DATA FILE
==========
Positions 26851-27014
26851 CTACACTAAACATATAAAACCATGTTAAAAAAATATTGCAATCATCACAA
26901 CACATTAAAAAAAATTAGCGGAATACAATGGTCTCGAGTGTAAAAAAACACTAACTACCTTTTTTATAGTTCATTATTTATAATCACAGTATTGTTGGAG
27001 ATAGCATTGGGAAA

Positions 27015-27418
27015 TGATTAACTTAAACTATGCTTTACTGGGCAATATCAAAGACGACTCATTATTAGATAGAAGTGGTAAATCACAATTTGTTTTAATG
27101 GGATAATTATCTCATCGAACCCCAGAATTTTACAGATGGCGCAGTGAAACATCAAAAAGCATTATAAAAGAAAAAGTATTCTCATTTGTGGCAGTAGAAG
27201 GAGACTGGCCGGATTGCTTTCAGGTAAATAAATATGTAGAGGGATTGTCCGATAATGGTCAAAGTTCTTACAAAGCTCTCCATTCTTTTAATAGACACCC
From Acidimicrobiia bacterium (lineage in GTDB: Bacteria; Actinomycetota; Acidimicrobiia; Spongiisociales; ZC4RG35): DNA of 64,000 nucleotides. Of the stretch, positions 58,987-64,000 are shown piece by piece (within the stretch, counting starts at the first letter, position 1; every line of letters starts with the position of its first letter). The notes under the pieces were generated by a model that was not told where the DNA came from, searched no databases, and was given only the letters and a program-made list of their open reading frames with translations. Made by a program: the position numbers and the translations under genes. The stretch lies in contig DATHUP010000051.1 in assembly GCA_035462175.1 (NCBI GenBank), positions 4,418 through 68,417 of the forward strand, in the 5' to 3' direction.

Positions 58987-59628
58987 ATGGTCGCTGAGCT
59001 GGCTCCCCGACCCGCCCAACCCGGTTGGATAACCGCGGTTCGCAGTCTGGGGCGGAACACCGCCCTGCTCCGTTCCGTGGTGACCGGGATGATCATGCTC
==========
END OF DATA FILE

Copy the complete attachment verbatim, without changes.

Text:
Positions 26851-27014
26851 CTACACTAAACATATAAAACCATGTTAAAAAAATATTGCAATCATCACAA
26901 CACATTAAAAAAAATTAGCGGAATACAATGGTCTCGAGTGTAAAAAAACACTAACTACCTTTTTTATAGTTCATTATTTATAATCACAGTATTGTTGGAG
27001 ATAGCATTGGGAAA

Positions 27015-27418
27015 TGATTAACTTAAACTATGCTTTACTGGGCAATATCAAAGACGACTCATTATTAGATAGAAGTGGTAAATCACAATTTGTTTTAATG
27101 GGATAATTATCTCATCGAACCCCAGAATTTTACAGATGGCGCAGTGAAACATCAAAAAGCATTATAAAAGAAAAAGTATTCTCATTTGTGGCAGTAGAAG
27201 GAGACTGGCCGGATTGCTTTCAGGTAAATAAATATGTAGAGGGATTGTCCGATAATGGTCAAAGTTCTTACAAAGCTCTCCATTCTTTTAATAGACACCC
From Acidimicrobiia bacterium (lineage in GTDB: Bacteria; Actinomycetota; Acidimicrobiia; Spongiisociales; ZC4RG35): DNA of 64,000 nucleotides. Of the stretch, positions 58,987-64,000 are shown piece by piece (within the stretch, counting starts at the first letter, position 1; every line of letters starts with the position of its first letter). The notes under the pieces were generated by a model that was not told where the DNA came from, searched no databases, and was given only the letters and a program-made list of their open reading frames with translations. Made by a program: the position numbers and the translations under genes. The stretch lies in contig DATHUP010000051.1 in assembly GCA_035462175.1 (NCBI GenBank), positions 4,418 through 68,417 of the forward strand, in the 5' to 3' direction.

Positions 58987-59628
58987 ATGGTCGCTGAGCT
59001 GGCTCCCCGACCCGCCCAACCCGGTTGGATAACCGCGGTTCGCAGTCTGGGGCGGAACACCGCCCTGCTCCGTTCCGTGGTGACCGGGATGATCATGCTC